'Winning Time' Season Finale Recap: "Promised Land"

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Warrick Page / HBO

With the coaching situation finally ironed out by the end of last week's episode of Winning Time, we're dropped right in the middle of the NBA Championships for the final episode of the series. And for the most part, the bulk of the episode focuses on the actual gameplay of their last two games, ending in a massive victory for the Lakers.


Kareem and Magic: Best Frenemies

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Warrick Page / HBO

Magic Johnson and Kareem Abdul-Jabbar's relationship has mostly been a downhill rollercoaster in Winning Time, though recently we've seen it take a bit of an upturn. In the last episode, it felt like the two of them finally came to understand one another, with that understanding pouring over into the finale.

It was a short pour.

After Abdul-Jabbar suffered a rough ankle injury during Game five, he played through it, but there was no way he was going to pull off a Game six. Though he helped Abdul-Jabbar walk off the court afterward, he stabbed him in the back once they sealed the championship trophy.

There are two heartbreaking moments in this final episode—both are snubs. The first one? Kareem Abdul-Jabbar.

Though he wasn't able to play in the last game of the season, Abdul-Jabbar was instrumental in getting them to that place, which is why he was originally given the Finals MVP Award. He received a call after the game notifying him of this, as he would later be calling in live to accept his award.

The call never came.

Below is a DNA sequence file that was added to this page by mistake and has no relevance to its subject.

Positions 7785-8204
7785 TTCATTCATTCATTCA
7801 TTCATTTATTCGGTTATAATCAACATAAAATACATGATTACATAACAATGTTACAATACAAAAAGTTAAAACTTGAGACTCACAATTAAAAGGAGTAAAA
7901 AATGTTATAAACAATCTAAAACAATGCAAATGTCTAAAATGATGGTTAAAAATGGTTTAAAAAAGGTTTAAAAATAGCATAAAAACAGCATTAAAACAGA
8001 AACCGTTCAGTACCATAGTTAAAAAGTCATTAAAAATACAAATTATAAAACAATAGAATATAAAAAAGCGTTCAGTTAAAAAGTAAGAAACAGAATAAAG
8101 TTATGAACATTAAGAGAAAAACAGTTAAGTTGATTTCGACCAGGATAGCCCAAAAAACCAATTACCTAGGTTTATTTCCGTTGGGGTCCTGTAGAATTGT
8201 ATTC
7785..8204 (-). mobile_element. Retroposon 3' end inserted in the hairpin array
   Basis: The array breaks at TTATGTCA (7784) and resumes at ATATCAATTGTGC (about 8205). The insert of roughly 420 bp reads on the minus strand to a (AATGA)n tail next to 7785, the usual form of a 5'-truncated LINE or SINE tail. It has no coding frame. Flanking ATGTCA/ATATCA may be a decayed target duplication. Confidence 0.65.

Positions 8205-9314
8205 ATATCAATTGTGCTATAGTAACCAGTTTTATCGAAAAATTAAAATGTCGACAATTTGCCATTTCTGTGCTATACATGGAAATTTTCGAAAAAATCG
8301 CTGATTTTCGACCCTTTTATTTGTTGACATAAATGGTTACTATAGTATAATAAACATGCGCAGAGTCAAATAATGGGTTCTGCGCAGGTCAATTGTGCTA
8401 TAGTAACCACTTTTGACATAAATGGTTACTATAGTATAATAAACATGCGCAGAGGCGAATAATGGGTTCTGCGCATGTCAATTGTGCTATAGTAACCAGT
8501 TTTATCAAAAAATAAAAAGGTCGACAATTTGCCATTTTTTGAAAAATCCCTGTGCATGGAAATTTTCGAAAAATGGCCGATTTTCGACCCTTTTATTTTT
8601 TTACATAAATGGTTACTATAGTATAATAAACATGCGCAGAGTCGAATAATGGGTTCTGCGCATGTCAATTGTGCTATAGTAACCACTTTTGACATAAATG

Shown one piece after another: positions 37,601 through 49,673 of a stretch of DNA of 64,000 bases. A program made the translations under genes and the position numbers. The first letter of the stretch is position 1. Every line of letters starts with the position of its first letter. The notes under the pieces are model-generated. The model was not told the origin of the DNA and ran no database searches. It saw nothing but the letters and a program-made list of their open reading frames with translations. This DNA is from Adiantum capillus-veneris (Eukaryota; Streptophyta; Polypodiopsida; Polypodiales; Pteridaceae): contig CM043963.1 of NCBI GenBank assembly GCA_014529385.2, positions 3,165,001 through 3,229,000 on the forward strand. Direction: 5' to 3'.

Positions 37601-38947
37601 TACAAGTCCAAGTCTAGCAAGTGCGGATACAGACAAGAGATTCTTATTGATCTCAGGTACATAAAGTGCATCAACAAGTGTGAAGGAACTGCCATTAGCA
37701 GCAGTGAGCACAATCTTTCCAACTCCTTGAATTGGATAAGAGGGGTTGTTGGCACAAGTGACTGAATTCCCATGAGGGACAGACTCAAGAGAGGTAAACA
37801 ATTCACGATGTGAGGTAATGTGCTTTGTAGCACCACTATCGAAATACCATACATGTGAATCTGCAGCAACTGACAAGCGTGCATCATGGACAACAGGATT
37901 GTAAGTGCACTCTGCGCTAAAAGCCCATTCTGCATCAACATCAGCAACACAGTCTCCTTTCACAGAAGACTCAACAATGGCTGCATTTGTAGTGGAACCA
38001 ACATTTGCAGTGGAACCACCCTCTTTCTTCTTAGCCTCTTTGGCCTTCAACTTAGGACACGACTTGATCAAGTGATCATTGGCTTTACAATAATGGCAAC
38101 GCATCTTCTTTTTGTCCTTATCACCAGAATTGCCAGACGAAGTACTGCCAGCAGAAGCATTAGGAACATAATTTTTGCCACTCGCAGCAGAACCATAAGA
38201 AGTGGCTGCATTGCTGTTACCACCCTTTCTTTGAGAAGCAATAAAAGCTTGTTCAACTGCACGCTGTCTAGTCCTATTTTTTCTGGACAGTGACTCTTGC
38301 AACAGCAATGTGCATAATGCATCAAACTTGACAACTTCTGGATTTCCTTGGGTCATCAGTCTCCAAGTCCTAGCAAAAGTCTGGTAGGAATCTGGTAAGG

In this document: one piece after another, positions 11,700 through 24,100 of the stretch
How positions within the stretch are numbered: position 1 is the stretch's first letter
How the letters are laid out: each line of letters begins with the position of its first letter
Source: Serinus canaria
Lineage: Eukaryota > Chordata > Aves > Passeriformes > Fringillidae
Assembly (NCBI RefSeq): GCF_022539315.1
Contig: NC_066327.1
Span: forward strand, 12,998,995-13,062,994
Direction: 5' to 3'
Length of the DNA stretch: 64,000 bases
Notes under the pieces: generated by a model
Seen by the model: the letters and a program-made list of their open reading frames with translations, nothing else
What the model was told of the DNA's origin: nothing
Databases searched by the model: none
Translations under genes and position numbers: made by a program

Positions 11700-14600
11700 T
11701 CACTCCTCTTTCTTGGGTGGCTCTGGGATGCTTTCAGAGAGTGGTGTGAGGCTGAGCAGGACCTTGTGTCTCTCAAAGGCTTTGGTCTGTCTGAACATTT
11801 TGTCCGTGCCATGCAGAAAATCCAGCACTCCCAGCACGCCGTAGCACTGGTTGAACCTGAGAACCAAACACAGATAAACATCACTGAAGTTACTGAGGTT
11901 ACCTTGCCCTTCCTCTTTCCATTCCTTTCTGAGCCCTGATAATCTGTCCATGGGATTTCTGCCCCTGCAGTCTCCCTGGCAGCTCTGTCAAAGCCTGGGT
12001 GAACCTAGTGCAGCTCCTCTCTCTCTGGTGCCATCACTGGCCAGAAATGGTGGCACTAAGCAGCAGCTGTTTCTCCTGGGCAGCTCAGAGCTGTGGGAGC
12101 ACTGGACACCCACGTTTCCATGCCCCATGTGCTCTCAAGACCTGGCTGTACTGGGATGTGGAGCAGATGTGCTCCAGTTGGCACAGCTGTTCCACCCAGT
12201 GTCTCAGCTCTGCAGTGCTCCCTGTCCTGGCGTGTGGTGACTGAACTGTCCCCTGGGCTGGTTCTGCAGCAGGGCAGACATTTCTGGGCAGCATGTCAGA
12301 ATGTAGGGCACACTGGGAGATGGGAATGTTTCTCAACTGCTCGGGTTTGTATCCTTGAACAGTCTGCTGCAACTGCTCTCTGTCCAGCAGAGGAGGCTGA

That's because, at the last minute, Magic Johnson was scooped up by the magazine giving out the award—and it only took a tiny bit of convincing. He seemed skeptical of the offer, as he knew Abdul-Jabbar was set to be the MVP, but ultimately decided to go ahead and accept it anyways.

Abdul-Jabbar never received the courtesy of being told about this change, which meant that he saw it all unfold live on television. That shot of him taking it all in from his couch hurt. If it weren't bad enough that he couldn't play in the first place, the honor that he deserved was taken away by the man he was just starting to like.

Maybe Abdul-Jabbar was right about who Magic was from the beginning.

Are You Happy, Jerry Buss?

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Warrick Page / HBO

This is his big moment; all of the hard work came down to this. They won—they actually won. But when Jerry Buss makes his way to the microphone to give a celebratory speech in front of the press, it's like his mind is on a completely different planet.

"Well, you've been an NBA owner all of one year, already you're a champion," a reporter says to him. "You must be on top of the world."

Waiting for a statement from Buss, it feels like an eternity passes. Surely, he should be jumping all around and celebrating this monumental victory, though he's barely able to muster up a few unoriginal sentences about the win. After spending $80 million, is winning all it's cracked up to be for this one moment?

Or perhaps something else might be on his mind, something closer to home. Now, I had mentioned before that there were two major heartbreaks in this episode, so here's the second and final one: Jeanie Buss.